9. I recently got what appears to be an early Vic-20 with a PET style keyboard, that has been modified with what turned out to be a reset button soldered to the motherboard, and bolted to the underside of the case. As far as I can tell, the computer boots up normally, with a little over 3 1/2 k in available RAM, and all the keys seem to work as war as I can test. However, the "Shift Lock" key does not stay down/lock when pressed. Which leads to my first question: Is that normal? I know on later keyboards it does, but this is an earlier model, so I'm so sure. My second question is more cosmetic. There is an odd dark discoloration near the front right foot (which is missing). I've tried Windex, rubbing alcohol, and baking soda with limited success. Any suggestions on how to remove it? Or do I just keep doing what I've been doing until it goes away? My third question is about an appropriate power supply. This is a two prong unit, so my jury-rigged C64 supply won't fit (even if it's safe and doesn't over-volt). I did find a simple cord that does fit the prongs. To test it, I had to cut off the outlet plug and strip the wires a bit, shoving one line into the barrel of a PSU from an Atari 1050, and wrapping the other end around the outside of that barrel. As you might have guessed this actually works, but it's hardly a long term solution. I don't want to permanently modify my Atari adaptor since I still have the drive that goes with it, unfortunately, all my searches for a proper replacement have turned up C64 style plugs, or been out of my price range. I could just rig up a barrel adaptor to the cord I've got, but I'd really like a dedicated unit, so I was wondering if anyone knew of a good place to find one? Fourth, I noticed while testing that my Vic got pretty warm. I don't think it's unusual. There's a pretty hefty heat-sinc on the board, and that's where the warmth is concentrated, but I was wondering if there was something more efficient, or should I be adding some fresh compound? My last question is the fun one. Now that I have a Vic-20, and I know that it works, what software and accessories should I be looking for? Game recommendations, peripherals, etc.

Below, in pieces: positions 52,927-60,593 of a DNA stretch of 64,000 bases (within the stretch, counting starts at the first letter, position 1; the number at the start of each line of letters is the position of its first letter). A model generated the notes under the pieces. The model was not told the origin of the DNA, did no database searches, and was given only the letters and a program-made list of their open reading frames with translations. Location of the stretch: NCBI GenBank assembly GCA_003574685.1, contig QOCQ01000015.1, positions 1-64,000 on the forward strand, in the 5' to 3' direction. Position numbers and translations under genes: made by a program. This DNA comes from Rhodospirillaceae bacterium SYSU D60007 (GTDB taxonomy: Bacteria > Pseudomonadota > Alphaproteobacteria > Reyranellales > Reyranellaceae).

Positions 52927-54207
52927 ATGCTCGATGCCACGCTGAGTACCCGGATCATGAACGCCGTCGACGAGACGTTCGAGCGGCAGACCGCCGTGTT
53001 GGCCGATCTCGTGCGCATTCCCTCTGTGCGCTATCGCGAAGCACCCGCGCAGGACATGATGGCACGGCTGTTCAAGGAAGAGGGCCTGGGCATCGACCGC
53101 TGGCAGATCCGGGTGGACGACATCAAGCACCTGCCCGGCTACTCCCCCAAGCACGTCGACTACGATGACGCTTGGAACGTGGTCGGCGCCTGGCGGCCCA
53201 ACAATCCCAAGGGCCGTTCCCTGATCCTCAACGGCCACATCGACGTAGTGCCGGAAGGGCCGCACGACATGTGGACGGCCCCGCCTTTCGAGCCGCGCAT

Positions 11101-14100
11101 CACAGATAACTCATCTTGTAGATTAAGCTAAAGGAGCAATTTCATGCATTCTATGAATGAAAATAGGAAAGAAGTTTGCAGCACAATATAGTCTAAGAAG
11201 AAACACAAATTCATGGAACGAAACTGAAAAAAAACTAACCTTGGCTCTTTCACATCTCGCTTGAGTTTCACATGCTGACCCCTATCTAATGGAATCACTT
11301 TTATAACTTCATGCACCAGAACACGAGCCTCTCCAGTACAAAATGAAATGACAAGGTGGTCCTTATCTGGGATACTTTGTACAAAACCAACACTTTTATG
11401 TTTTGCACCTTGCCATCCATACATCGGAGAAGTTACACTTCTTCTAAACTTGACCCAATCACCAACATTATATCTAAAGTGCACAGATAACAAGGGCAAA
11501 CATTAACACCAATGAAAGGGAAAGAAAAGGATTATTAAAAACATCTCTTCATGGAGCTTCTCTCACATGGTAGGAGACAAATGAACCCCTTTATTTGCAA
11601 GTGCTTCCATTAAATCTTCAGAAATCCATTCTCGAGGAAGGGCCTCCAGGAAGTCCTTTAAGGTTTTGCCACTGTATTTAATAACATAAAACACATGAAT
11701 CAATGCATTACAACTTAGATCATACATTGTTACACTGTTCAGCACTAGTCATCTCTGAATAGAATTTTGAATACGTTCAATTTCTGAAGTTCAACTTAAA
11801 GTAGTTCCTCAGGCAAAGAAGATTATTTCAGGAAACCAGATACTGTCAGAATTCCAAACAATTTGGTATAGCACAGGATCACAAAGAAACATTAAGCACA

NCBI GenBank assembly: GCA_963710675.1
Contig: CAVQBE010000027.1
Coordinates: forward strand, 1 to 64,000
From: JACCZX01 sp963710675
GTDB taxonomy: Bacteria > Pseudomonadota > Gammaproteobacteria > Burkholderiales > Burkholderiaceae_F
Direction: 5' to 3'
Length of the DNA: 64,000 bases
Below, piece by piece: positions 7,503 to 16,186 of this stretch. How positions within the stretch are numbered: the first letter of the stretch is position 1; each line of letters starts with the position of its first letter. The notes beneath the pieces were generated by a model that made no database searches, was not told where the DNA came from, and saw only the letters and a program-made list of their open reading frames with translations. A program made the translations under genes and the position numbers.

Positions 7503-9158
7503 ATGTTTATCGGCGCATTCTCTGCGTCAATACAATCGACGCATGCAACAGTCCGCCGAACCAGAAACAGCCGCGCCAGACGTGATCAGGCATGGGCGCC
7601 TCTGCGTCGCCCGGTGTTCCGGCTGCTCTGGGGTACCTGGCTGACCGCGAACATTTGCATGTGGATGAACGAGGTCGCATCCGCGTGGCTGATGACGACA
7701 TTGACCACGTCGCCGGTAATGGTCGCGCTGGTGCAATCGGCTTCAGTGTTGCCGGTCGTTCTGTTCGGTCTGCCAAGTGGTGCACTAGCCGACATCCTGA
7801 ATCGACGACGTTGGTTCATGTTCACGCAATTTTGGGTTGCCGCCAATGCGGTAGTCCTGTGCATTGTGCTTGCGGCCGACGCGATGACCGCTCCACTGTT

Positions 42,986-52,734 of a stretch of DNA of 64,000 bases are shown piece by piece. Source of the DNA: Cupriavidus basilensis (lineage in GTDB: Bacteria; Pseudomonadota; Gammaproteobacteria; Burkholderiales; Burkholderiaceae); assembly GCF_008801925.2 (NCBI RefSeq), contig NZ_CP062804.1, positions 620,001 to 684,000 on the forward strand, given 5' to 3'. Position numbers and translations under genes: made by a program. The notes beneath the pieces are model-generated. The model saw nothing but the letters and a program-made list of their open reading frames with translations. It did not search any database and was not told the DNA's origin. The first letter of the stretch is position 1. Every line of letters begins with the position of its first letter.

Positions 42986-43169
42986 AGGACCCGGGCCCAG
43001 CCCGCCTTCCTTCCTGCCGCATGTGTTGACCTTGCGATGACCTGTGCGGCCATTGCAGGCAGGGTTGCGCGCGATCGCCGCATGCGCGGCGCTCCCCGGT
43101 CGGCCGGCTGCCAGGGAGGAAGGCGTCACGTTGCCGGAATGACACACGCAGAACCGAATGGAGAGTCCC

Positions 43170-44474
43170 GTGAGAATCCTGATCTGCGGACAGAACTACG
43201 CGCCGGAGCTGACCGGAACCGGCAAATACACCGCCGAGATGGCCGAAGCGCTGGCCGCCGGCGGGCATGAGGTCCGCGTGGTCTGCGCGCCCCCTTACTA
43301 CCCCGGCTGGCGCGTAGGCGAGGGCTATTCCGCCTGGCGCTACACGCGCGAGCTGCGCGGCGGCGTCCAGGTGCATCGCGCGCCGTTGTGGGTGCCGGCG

10. Thank you so much! My drive is back, and I don't think I'm going to mess with it again unless there is a problem. Again, thank you!
  11. I have to run to work now, but I wanted to say thank you. I'll be testing your program after I get home. I have two formatted disks with DOS on them, so hopefully, that will work.
  12. Just updated my profile with my general location. Sorry, it took me so long to figure that out. Also, I cleaned the head with 99% alcohol and a q-tip since it always worked with my Apple //e.
  13. If you could, that would be very much appreciated.
  14. How do I get a copy of these disks? I don't have the means to interface the drive or the Atari with a modern computer to create one myself. As such, I've tried adjusting the drive blindly, but now it won't read anything and all I get is boot errors. I tried adjusting it counterclockwise to speed it up, only to see my drive eventually slow to a near stop. Then twisted it the other way and the drive sped up but gives me nothing but boot errors. Now it sounds more like an Atari drive, but it doesn't work. Can anyone tell me the value of the potentiometer at optimum? Maybe I can adjust this thing with a multimeter?
  15. Trial and error I'm afraid. No idea what the drive rpm is, and I don't think I have the software to tell me. And yes, I did clean the drive heads. How do I adjust the speed? That might explain why disks that work with my //e won't work on my Atari. Also, would the drive speed also explain why the drive doesn't work with Atariwriter? When the drive is on it gives me a red border around the boot screen and stays there. I tried turning the drive on after boot, but get an I/O error, same if I change the device number.